About the Collection

For sale, an extensive privately owned worldwide butterfly collection.

This collection was begun in the 1930’s by our father, Dr. Jack Applegate. He collected actively until 1979. He collected and traded from dealers all over the world including places such as Nigeria, New Guinea, Switzerland, Nicaragua, Japan and the United States. Most specimens from the United States were captured by him.

Our great grandfather, George Franck, was a world renowned and worldwide collector from approximately 1860 to 1905. When he died, his collection was donated to the American Museum of Natural History in New York City.


All families are represented except Hesperiidae.


All mounted insects are properly classified and labeled according to name, date of capture, location of capture and sex when known.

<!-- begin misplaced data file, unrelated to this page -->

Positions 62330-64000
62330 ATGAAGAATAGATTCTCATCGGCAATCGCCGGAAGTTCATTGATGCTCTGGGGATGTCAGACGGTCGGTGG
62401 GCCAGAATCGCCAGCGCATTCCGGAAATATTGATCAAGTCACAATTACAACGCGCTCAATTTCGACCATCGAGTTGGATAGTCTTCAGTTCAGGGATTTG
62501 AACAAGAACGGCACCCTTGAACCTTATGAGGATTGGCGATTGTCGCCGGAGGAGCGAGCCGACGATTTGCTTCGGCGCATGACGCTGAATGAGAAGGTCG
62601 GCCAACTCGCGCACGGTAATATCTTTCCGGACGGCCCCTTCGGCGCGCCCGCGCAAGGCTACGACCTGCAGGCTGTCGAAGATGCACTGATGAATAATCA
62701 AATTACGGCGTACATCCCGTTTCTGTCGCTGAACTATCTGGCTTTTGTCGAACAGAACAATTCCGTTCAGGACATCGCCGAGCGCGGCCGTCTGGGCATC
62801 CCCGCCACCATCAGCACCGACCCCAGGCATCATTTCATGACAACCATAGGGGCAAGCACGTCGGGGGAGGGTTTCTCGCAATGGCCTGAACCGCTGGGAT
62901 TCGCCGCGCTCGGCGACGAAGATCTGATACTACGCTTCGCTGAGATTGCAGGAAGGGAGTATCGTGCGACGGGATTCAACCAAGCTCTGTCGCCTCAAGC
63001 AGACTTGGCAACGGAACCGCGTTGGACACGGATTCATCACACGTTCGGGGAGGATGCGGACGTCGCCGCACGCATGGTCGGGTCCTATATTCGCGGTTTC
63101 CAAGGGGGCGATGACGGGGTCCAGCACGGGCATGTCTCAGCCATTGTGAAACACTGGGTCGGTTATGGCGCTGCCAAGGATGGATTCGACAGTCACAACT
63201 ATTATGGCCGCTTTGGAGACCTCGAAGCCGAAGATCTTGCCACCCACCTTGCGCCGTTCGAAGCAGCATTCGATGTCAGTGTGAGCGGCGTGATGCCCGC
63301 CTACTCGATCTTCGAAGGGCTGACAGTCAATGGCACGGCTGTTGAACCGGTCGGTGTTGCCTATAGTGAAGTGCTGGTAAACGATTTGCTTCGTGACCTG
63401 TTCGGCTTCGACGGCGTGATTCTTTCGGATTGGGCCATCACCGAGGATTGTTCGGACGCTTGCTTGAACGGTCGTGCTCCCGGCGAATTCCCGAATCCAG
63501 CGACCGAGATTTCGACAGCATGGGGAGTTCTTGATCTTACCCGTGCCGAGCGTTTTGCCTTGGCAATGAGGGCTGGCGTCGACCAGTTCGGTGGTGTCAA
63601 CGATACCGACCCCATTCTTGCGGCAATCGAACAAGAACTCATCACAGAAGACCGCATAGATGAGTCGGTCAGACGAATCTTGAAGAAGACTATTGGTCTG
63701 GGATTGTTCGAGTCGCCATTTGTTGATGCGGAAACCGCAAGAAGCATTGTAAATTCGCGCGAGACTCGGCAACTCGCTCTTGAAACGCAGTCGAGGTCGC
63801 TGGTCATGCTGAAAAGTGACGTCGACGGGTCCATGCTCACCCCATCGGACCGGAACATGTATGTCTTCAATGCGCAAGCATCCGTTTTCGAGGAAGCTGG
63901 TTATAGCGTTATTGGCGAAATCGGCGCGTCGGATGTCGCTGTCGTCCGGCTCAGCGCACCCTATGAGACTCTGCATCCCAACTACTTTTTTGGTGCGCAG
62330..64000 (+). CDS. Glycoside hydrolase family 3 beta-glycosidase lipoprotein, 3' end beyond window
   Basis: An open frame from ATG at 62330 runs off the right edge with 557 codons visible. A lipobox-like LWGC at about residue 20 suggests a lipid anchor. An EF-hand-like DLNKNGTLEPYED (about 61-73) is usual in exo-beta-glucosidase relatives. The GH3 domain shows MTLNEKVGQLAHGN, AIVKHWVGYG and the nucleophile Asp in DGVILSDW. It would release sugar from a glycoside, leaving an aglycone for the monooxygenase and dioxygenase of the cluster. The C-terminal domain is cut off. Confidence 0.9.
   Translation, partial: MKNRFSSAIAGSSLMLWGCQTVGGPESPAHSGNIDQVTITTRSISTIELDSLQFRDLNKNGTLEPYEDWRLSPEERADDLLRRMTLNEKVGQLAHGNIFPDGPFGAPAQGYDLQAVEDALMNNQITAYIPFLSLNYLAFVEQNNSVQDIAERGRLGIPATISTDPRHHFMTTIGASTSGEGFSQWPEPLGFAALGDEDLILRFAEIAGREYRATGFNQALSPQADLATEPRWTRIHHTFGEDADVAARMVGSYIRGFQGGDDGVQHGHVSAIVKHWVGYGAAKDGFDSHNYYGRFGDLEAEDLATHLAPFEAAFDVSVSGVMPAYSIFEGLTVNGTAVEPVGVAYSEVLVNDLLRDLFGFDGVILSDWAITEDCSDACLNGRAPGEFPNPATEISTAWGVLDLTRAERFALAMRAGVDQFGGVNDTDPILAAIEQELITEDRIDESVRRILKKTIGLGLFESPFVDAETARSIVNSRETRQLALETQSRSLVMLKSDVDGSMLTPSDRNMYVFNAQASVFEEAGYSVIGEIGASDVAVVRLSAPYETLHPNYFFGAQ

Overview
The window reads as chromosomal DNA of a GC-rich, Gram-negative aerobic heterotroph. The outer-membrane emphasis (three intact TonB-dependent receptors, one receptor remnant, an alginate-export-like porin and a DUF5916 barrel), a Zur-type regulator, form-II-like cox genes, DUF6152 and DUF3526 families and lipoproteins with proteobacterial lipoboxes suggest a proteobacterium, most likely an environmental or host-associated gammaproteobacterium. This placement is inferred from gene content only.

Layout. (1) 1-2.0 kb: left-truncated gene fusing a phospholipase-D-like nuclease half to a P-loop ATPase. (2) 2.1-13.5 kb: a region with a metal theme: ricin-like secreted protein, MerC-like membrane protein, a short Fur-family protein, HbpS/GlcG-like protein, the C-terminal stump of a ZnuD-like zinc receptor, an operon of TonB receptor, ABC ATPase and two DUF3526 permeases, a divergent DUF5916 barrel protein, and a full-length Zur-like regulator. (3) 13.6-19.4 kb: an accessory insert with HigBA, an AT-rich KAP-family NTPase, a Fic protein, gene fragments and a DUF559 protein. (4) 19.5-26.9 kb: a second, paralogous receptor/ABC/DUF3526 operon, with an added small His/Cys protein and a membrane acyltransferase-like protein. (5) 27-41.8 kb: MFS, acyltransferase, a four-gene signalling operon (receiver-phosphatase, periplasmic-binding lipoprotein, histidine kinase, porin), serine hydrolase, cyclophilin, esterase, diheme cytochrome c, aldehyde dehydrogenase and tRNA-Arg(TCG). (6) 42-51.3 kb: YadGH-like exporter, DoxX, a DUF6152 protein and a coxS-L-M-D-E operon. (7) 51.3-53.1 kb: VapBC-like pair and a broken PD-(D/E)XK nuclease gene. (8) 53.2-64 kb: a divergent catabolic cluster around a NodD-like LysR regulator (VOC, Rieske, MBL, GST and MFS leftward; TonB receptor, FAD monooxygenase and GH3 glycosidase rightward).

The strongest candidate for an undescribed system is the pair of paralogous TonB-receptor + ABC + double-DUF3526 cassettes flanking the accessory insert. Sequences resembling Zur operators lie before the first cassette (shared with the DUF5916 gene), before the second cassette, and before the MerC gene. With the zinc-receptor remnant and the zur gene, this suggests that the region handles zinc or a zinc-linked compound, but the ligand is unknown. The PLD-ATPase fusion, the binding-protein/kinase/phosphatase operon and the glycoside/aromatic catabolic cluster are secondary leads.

There are very few duplicates, when known the second is marked as such

All are in near perfect condition and marked as a second when necessary.

The butterflies are housed in 71 glass top exhibition cases measuring 18x24. These cases are housed in 2 finished cabinets measuring 78x44. Each cabinet has 3 sliding doors behind which the cases are housed. The cabinets can be stacked upon each other.

Classifications employed are those of A. Seitz, except the North Americans where Alexander Klots or W.J. Holland were employed

There are many rare and very rare specimens in this collection

There are over 1200 mounted butterflies and over 3000 butterflies in papers

The butterflies in papers are equally representative of what is mounted. Most are labeled.

Representative genus types include but are not limited to: Charaxes, Morpho, Papilio, Taenaris, Limenitis, Phoebis and Ornothoptera

Conditions of Sale

This collection is to be sold in its entirety.

The collection is located in Florida

The buyer assumes all responsibility and insurance for the removal and transport of the collection from its current location. It is highly recommended that insurance be obtained.

View the entire exquisite collection by clicking here